What is an Orthoptist and How Can They Help With Eye Problems?
An orthoptist is a member of a team of eye care specialists whose role involves the diagnosis, treatment and assessing potential problems of the eye.
What Is Their Role Exactly?An orthoptist has a varied role and often this includes all or just some of the following: vision assessments, referral management from GP's, community workers or hospitals, planning treatment regimes, diagnosing clinical problems and treating or referring to other agencies as necessary and also to liaise with other parts of the team or outside agencies to ensure that the patient receives high quality care and appropriate treatments options.
As many orthoptist see younger patients and are involved in screening and monitoring they will often see certain patients regularly and can build some very good relationships with patients and also (concerning their eye problem), support the child as he or she grows and reaches adulthood.
As they are a functioning member of the multidisciplinary team they must possess excellent communication skills, be able to communicate with patients of a variety of ages and cultural backgrounds and also be prepared to teach students and guide them through the clinical part of their training.An orthoptist may work within the NHS, for private clinics, in schools, colleges, universities or often a variety of these places.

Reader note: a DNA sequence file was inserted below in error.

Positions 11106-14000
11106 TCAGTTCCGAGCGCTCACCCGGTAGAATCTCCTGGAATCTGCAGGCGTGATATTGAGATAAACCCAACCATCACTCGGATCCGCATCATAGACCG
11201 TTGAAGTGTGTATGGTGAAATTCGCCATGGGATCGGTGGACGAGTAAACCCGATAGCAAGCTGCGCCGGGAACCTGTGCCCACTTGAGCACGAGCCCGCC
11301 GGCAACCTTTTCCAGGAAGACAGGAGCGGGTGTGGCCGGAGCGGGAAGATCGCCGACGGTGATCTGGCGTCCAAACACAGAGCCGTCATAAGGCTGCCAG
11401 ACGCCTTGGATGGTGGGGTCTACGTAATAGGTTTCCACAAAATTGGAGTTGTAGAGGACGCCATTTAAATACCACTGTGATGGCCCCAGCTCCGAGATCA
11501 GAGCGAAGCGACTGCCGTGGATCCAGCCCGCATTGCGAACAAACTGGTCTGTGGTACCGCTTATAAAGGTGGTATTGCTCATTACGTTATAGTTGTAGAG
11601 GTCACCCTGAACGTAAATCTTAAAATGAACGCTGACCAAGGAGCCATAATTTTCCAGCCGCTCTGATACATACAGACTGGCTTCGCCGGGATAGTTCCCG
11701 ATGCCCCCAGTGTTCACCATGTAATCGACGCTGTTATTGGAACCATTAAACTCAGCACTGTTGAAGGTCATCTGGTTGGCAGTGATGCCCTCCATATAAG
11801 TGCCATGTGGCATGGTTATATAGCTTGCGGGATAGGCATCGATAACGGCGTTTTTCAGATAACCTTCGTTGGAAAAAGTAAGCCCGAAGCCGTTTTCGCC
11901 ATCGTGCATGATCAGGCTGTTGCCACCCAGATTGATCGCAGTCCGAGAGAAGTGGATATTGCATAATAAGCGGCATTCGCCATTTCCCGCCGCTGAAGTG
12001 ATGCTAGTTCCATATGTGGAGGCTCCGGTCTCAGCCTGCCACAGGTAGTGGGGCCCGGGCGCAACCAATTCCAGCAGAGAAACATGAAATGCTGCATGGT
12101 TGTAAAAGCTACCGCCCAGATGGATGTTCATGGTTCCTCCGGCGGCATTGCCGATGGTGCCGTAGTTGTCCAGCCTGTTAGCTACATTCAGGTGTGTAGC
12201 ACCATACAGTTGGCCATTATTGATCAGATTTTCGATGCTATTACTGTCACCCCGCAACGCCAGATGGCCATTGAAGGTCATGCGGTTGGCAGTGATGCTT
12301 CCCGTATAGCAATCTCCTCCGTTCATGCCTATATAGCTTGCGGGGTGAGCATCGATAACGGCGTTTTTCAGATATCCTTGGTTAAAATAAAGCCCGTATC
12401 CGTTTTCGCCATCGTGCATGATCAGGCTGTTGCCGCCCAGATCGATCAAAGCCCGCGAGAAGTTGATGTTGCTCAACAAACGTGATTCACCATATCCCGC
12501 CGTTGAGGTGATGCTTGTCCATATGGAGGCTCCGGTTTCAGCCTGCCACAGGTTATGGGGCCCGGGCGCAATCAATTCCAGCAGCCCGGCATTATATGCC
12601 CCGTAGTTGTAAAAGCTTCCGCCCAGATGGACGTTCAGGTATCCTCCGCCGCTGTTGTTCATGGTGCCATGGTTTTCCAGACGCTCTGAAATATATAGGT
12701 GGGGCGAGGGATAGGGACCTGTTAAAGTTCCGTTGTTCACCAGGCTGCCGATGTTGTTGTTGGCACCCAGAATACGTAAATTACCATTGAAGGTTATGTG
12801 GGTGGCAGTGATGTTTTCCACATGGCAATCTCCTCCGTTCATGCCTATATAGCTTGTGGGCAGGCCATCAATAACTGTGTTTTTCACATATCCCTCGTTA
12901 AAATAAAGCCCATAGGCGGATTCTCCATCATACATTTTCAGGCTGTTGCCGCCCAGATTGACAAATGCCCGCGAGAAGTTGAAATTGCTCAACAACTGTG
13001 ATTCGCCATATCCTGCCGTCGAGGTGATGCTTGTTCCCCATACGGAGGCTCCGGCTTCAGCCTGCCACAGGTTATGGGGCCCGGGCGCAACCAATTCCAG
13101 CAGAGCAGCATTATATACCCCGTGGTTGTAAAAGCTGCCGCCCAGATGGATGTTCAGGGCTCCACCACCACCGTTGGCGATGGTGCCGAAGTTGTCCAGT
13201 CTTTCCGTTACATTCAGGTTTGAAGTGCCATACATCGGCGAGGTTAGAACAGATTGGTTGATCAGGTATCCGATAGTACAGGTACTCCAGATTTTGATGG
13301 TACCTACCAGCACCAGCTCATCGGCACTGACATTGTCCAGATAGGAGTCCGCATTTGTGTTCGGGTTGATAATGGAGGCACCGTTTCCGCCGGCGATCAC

What Types Of Eye Problems Does An Orthoptist Diagnose Or Treat?There are many types of eye conditions that an orthoptist might assess or treat and these include squints, amblyopia (lazy eye), glaucoma, cataract and conditions concerning eye movements.Their case load is very varied with patients being of all ages and backgrounds.
They frequently work with children as this age group are the most likely to suffer from conditions such as lazy eye, which can now be treated very effectively if diagnosed at an early age.
How Might They Help Treat Eye Problems?As an orthoptist may see the patients before a disease or condition has occurred they are able to detect potential problems before the person begins to suffer from problems with their vision. Often orthoptists see children and screen them for possible problems which means they can be treated before any conditions can develop.
They also assess existing problems and refer to the most suitable agency that will be able to treat the problem effectively making sure the patient is well informed, fully understanding and comfortable with their diagnosis and treatment plan.
An orthoptist is a valued member of the clinical team and responsibilities are very varied. Assessment of patients may involve the use of highly specialised and technical equipment, recommending exercises or lenses for the patient, referring the patient to another specialist, planning treatment regimes and also evaluating the effectiveness of treatment.
They must posses good communication skills and be able to comfortably with people of all ages.They are extremely important in eye and vision care as they are central to the diagnosis and treatment of many eye problems which otherwise might go undetected or left untreated allowing them to worsen or seriously affect the patients quality of life.